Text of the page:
Renault Captur side pan

Seat Arona

Maybe in 2018 if the rumoured Arona X-Perience arrives on cue. There’s certainly no four-wheel-drive version currently available, though the platform has been designed to support it.

No fun off road? What about on it?

Citroen C3 Aircross

Aircross is less inclined (literally) to point skywards every time you ease the clutch out than the regular C3, but it’s no Fiesta. The 109bhp triple is a honey, feeling punchier than the figures say, but the gearshift is overlong.

Kia Stonic

Who’s got a picture of Ford handling guru Richard Parry-Jones on the wall, eh? Stonic feels tight through the corners, like a good Ford, but way too tight when it comes to bumps: the ride is awful. RP-J wouldn’t approve.

Kia Stonic side pan

Renault Captur

Better in the bends than you’d imagine given its vintage, and the gearshift is tighter than the Citroën’s. Shame the 1.2 four sounds so characterless next to its warbling three-pot rivals.

Seat Arona

It’s a pointier Polo, just as you’d expect. Good fun to send down a twisty road and does it without the Kia’s ride penalty. Engine gruff but effective and the optional twin-clutch transmission is excellent.

What’s the mark-up over a boring old supermini?

Citroen C3 Aircross

You pay a modest £485 premium for adding that Aircross suffix at the lower end (or £1100 further up the spec ladder), but you are buying a usefully bigger car, not just cladding.

Kia Stonic

You can buy a basic Rio for £11,995, almost £4500 less than you’d shell out for the cheapest Stonic. But with equivalent engines the difference is nearer £1500.

Renault Captur

There’s almost £3200 difference between the most basic Clio and the entry-level Captur, and even matching the engines and trims it’s still more than £1600.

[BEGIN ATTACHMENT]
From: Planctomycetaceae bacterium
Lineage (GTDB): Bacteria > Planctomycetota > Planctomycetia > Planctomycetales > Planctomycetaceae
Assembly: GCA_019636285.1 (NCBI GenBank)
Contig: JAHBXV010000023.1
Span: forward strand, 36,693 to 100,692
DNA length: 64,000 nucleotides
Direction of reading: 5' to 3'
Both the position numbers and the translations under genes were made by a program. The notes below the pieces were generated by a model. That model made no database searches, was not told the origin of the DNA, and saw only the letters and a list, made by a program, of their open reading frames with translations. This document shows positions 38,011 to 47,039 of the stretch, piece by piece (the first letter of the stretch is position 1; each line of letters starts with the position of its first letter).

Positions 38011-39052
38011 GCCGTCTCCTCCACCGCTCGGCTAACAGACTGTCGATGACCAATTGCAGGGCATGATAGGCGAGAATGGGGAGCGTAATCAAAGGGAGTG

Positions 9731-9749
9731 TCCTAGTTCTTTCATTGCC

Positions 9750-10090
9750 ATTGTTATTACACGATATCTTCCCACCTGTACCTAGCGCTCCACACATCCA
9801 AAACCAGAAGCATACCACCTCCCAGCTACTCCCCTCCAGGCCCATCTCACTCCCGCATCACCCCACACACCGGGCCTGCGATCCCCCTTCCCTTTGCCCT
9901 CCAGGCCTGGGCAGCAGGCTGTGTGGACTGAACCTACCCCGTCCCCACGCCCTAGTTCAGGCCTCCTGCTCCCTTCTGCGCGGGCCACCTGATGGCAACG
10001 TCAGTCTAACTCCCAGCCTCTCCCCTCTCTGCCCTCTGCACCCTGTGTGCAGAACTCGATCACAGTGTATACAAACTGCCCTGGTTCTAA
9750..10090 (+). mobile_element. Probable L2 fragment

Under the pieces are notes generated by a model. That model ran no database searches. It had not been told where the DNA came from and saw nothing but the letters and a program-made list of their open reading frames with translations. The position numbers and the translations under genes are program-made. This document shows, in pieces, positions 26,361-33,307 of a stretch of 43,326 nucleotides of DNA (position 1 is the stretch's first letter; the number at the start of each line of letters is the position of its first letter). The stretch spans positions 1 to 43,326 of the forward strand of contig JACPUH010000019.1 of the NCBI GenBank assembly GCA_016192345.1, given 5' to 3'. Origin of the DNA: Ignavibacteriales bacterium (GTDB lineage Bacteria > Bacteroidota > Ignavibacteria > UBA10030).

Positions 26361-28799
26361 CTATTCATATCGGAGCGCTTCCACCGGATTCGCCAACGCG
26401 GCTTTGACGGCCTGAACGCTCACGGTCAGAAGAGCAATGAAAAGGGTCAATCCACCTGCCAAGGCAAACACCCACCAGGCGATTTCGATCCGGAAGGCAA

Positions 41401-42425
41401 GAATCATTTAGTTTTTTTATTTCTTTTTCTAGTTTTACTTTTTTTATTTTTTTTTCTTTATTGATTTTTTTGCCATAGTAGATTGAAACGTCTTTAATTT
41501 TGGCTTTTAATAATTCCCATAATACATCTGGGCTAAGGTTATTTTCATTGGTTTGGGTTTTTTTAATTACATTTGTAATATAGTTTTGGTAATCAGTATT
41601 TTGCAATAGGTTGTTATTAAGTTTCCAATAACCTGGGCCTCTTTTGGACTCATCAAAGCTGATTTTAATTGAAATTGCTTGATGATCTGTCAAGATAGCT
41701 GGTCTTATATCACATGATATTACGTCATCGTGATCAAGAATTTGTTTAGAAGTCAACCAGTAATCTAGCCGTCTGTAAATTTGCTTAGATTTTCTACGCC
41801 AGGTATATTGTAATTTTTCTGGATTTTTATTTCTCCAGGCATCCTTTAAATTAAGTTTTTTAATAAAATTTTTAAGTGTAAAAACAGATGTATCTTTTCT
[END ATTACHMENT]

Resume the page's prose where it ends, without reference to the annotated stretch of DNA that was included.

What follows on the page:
Seat Arona

Emboldened by the success of the bigger Ateca, Seat’s gone all punchy with the prices: you’ll pay £2k over an Ibiza for its most basic high-rise brother with 17s and DAB.


Crossover 2018 test rear

Citroen C3 Aircross Flair S&S PureTech 110 – Rating ★★★★

Another charm masterclass from Citroën. Not much fun to hustle, but great value, spacious and with bags of character.

Price £18,800
As tested £20,000
Engine 1199cc 12v 3-cyl, 109bhp @ 5500rpm, 151lb ft @ 1500rpm
Transmission 5-speed manual, front-wheel drive
Performance 11.3sec 0-62mph, 115mph, 56.5mpg, 115g/km CO2
Weight 1159kg
On sale Now
Example insurance quote* £271.04

Kia Stonic 1.0 T-GDi 2 – Rating ★★★

Priced strongly but it’s a surprisingly funk-free effort from Kia and the tidy handling isn’t enough to offset the jittery ride.

Price £16,995
As tested £16,995
Engine 998cc 12v 3-cyl, 118bhp @ 6000rpm, 126lb ft @ 1500rpm
Transmission 6-speed manual, front-wheel drive
Performance 9.9sec 0-62mph, 115mph, 56.5mpg, 115g/km CO2
Weight 1185kg
On sale Now
Example insurance quote* £221.09

Renault Captur Dynamique S TCe 120 – Rating ★★★

Reasonably roomy and not bad to drive but the engine’s short on personality and the cabin has all the fun of a funeral.

Price £19,355
As tested £21,805
Engine 1197 26v 4-cyl, 118bhp @ 5000rpm, 151lb ft @ 2000rpm
Transmission 6-speed manual, front-wheel drive
Performance 9.9sec 0-62mph, 113mph, 51.4mpg, 125g/km CO2
Weight 1184kg
On sale Now
Example insurance quote* £219.12

Seat Arona 1.0 TSI – Rating ★★★

The safe choice. Looks smart, handles well, but where’s the wow? The C3 offers far more space and flair for less folding.

Price £22,235
As tested £22,235
Engine 999cc 12v 3-cyl, 113bhp @ 5000-5500rpm, 148lb ft @ 2000rpm
Transmission 6-speed manual, front-wheel drive
Performance 9.8sec 0-62mph, 113mph, 57.6mpg, 113g/km CO2
Weight 1187kg
On sale Now
Example insurance quote* £271.32

*Insurance quotes are from mustard.co.uk and are based on a 41-year-old married male living in Suffolk with nine years’ NCD and no claims or convictions. Insurance quotes will vary depending on individual circumstances.

Check out more of CAR’s comparison tests here

By Chris Chilton

Contributing editor, ace driver, wit supplier, mischief maker